My preferred cut is the fatty bone-in prime rib (£6/100g), although they're out of that and the rib eye (400g, £25) by the time we order on the first night of the popular soft opening period. Our lovely waiter arranges for us to have a large chateaubriand for the same price (normally £12/100g). It's quite easily the tastiest chateaubriand I can remember, the dry ageing giving a great depth of meaty flavour. It's gorgeously tender and cooked to perfection on the Josper charcoal grill. There's a satisfying charred crust while the middle is lusciously pink and juicy. The delectable bone marrow gravy is our sauce of choice and we don't regret it.

We share the excellent, crisp and fluffy beef dripping chips and a serve of creamed spinach (£4 each). TPG is tempted by the macaroni cheese, but we save it for next time.

And now I have an admission to make. Before our ginormous steak, we also ate a serve of lamb chops. And it certainly taught me a lesson - just because you're out for steak, do NOT ignore the chops. They're grilled with a mint and caper salad which adds salty, zingy flavours to the deep, juicy meat (£10). Sublime. We also enjoyed the excellent prawn cocktail (£8.50).

In the end, it's really hard to choose between dishes - so much appeals.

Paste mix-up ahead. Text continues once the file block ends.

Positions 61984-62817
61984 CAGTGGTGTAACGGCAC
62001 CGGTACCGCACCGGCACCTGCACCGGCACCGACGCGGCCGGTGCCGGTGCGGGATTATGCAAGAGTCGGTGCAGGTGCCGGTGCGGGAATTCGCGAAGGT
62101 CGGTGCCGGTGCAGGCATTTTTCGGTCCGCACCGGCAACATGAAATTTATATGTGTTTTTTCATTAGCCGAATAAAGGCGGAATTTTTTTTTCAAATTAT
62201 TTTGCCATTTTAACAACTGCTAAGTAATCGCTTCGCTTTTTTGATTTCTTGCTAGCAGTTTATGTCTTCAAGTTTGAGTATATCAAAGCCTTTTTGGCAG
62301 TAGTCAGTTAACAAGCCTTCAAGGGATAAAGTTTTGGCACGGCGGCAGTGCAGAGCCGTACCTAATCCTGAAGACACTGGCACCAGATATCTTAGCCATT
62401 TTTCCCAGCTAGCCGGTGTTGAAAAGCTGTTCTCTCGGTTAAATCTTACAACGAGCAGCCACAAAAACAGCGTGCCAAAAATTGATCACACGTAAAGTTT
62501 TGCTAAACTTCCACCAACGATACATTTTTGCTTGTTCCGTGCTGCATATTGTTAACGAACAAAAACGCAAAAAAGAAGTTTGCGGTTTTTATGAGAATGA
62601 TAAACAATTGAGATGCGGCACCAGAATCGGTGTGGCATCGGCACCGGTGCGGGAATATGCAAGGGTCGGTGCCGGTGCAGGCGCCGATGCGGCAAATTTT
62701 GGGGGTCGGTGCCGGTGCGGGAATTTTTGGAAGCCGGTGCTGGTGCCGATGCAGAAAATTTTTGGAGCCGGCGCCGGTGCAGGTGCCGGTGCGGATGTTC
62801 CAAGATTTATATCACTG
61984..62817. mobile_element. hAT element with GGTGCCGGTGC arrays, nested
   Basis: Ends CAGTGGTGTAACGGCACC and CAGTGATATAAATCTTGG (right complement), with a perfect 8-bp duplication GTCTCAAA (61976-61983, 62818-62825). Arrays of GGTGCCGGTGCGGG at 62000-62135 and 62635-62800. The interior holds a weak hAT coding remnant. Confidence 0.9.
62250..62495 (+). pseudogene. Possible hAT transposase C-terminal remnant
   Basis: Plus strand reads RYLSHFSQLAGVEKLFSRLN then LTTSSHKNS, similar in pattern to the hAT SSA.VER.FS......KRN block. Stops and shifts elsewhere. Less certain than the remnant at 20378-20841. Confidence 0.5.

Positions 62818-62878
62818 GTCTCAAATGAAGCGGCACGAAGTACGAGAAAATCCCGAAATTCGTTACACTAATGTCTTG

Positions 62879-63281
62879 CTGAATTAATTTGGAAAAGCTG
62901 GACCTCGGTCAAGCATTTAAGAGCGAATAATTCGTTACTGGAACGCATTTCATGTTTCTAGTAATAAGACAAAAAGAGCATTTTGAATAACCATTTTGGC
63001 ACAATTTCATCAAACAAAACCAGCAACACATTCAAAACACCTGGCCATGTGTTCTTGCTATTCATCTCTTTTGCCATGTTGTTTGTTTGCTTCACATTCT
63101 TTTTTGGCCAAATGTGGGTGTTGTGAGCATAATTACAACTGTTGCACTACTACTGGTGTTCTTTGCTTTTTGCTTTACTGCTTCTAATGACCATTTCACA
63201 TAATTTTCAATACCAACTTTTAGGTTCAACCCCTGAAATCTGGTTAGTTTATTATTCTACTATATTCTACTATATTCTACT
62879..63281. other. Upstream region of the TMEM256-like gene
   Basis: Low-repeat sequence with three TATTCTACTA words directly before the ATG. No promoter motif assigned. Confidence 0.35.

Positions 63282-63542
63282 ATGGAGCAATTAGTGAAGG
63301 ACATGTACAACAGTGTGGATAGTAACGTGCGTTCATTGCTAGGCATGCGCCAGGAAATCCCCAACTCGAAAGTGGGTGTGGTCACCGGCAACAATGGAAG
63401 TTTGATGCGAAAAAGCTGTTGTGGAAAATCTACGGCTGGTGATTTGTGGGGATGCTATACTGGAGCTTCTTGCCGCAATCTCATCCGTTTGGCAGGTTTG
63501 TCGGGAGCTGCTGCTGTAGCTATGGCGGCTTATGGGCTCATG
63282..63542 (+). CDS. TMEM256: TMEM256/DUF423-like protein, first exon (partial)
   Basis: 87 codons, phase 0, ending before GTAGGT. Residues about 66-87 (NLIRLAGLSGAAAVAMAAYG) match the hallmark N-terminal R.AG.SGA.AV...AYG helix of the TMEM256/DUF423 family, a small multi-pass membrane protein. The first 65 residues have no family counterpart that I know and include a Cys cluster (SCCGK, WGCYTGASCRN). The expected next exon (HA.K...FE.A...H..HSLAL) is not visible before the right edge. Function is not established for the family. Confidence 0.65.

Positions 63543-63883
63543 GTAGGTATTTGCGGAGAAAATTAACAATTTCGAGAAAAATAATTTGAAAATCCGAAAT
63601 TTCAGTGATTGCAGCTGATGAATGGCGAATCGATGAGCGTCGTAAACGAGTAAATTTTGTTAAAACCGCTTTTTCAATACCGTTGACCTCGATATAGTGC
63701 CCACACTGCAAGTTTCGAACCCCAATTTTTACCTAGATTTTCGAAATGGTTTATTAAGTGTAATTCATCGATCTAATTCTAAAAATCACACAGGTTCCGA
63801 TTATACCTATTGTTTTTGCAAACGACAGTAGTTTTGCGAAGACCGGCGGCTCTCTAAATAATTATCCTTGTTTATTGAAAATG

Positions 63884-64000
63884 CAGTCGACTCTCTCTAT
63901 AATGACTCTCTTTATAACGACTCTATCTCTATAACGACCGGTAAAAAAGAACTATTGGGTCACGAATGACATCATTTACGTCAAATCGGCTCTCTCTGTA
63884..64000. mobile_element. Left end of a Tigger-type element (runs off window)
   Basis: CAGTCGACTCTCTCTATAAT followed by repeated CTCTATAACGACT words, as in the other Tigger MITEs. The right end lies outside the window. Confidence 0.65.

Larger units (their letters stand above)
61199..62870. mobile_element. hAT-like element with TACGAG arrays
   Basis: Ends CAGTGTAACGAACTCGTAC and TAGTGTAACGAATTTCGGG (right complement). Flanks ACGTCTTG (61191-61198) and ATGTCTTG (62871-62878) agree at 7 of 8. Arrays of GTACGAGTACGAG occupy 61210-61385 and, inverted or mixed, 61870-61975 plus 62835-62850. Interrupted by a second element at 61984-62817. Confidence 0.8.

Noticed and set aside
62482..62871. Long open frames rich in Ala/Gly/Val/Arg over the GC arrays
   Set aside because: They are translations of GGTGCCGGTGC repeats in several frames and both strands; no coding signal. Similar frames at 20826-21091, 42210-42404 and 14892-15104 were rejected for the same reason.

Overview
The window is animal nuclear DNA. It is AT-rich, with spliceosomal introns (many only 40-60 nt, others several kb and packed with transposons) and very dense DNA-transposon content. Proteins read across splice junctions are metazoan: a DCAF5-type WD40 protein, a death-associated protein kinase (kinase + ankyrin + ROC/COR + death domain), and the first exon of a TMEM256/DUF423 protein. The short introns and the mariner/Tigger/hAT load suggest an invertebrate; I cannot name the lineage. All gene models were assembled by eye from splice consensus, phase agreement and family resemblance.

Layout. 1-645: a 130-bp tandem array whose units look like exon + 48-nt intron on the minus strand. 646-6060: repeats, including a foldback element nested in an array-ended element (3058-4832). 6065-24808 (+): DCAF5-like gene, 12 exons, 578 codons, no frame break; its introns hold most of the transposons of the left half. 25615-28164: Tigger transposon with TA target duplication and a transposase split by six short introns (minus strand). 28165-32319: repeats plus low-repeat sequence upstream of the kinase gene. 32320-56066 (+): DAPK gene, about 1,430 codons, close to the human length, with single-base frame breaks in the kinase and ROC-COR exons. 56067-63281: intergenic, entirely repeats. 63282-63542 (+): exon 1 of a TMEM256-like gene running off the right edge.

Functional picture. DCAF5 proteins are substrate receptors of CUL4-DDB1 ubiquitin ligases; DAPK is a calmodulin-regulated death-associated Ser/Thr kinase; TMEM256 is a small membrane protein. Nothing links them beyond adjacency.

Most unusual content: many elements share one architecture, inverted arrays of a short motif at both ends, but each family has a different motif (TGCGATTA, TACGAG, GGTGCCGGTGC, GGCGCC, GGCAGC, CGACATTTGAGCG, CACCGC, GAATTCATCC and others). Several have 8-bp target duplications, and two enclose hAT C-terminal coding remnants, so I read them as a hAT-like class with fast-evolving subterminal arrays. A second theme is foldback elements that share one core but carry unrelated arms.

The mini sticky toffee sundae (£4) is delicious with gloopy bits in the sauce at the bottom, although TPG's custard tart is a little bland (£6) - we regret not opting for the sticky toffee pudding which comes highly recommended.

Your bill at the Hawksmoor will stack up - it's not cheap. Dinner for 2 with drinks is likely to cost around £100 (plus service). However, it's a joyous place to indulge in great quality meat with some classy cocktails on the side. If you haven't been already, add it to your list.

Hawksmoor Seven Dials, 11 Langley Street, Covent Garden, London WC2H 9JG (Tel: 020 7856 2154)

Hawksmoor (Seven Dials) on Urbanspoon

Wednesday, 17 November 2010

Satori Robata, Knightsbridge

Chirashi sushi box

For overpriced, bland sushi, look no further than Satori Robata in Knightsbridge.

I paid £16 for a Groupon voucher entitling 2 people to eat £40 worth of food and drink £5 worth of green tea or soft drinks. Groupon vouchers are great for facials and massages, where I have a theory that even a bad one is a good one. The risks are greater when it comes to haircuts and restaurants.

It's a small thing, but the stools are so clunky and heavy that I struggle to manouvre into position to get me within comfortable striking range of my food. Diners face the open kitchen, while peering over a depressing conveyer belt as tired looking sushi rolls and limp morsels of prawn do the rounds on repeat. Fairly rank green tea comes in the form of a mug with a tea bag draped in it.

Miso cod

The miso cod isn't bad although it's puny and there are some serious bones lurking in there. It comes with a side salad of lettuce and cherry tomato with a nice sesame dressing, as well as some pickled ginger and a tiny but tasty enough splodge of fairly standard potato salad.  However, at over £19 the quality and quantity are not there.

The chirashi sushi box (£16.95) is a haphazard scattering of sliced salmon, tuna, sea bass and fish roe atop a plentiful serving of rice. While it should have a firm texture, the seabass is largely chewy sinew, and all 3 types of fish lack any memorable flavour. There are no melt in the mouth moments here.